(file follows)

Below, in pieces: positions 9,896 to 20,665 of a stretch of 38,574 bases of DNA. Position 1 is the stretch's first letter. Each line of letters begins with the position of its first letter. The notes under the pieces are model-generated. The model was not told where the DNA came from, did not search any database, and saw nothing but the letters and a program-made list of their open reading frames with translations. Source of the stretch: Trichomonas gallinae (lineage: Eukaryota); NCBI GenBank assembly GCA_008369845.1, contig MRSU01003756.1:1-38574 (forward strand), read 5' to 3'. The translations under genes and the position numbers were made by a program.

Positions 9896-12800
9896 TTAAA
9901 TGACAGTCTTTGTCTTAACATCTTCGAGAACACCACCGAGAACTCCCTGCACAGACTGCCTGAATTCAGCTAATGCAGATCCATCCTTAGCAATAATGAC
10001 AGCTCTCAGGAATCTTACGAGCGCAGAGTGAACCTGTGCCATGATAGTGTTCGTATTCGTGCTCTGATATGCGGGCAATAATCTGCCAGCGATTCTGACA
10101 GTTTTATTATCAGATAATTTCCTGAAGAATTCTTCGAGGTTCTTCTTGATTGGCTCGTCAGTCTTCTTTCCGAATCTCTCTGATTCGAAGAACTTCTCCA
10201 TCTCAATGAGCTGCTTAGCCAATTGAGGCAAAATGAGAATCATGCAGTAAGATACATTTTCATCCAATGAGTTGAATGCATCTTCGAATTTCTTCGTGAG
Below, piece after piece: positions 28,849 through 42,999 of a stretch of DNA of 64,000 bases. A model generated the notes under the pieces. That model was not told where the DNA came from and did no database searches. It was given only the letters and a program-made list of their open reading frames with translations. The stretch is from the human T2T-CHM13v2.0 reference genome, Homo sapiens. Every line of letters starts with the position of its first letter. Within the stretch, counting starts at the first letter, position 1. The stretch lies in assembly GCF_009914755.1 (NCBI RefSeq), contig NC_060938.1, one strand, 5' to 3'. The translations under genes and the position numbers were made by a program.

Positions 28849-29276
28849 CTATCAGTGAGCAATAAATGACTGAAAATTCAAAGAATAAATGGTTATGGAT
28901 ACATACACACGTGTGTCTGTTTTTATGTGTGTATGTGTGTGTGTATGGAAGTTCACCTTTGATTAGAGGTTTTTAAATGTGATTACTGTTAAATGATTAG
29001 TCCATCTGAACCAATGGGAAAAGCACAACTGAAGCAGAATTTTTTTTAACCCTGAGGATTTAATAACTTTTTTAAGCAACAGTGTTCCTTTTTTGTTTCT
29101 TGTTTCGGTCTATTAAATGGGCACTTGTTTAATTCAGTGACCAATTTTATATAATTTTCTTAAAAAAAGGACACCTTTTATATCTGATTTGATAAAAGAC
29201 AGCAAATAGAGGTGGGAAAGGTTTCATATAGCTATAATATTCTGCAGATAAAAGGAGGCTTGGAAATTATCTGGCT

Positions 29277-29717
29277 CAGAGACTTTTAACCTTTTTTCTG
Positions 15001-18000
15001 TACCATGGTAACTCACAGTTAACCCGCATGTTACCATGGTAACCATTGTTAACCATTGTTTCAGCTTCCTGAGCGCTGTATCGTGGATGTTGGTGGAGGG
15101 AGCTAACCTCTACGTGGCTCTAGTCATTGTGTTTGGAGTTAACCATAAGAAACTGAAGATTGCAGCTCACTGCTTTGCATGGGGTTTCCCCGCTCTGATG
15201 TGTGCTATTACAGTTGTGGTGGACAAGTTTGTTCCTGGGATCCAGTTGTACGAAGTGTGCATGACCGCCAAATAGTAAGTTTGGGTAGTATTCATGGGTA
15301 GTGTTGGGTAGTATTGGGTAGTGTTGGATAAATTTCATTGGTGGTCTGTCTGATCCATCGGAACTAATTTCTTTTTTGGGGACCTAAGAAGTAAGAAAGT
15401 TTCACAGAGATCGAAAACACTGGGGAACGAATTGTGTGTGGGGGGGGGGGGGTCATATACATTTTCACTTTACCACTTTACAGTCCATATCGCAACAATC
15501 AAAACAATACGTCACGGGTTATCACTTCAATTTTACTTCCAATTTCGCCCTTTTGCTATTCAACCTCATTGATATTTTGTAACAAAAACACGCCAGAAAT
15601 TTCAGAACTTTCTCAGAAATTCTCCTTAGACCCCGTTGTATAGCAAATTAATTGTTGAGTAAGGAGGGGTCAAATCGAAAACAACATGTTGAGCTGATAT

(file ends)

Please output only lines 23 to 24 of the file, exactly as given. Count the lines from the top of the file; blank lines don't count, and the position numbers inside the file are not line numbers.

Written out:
15501 AAAACAATACGTCACGGGTTATCACTTCAATTTTACTTCCAATTTCGCCCTTTTGCTATTCAACCTCATTGATATTTTGTAACAAAAACACGCCAGAAAT
15601 TTCAGAACTTTCTCAGAAATTCTCCTTAGACCCCGTTGTATAGCAAATTAATTGTTGAGTAAGGAGGGGTCAAATCGAAAACAACATGTTGAGCTGATAT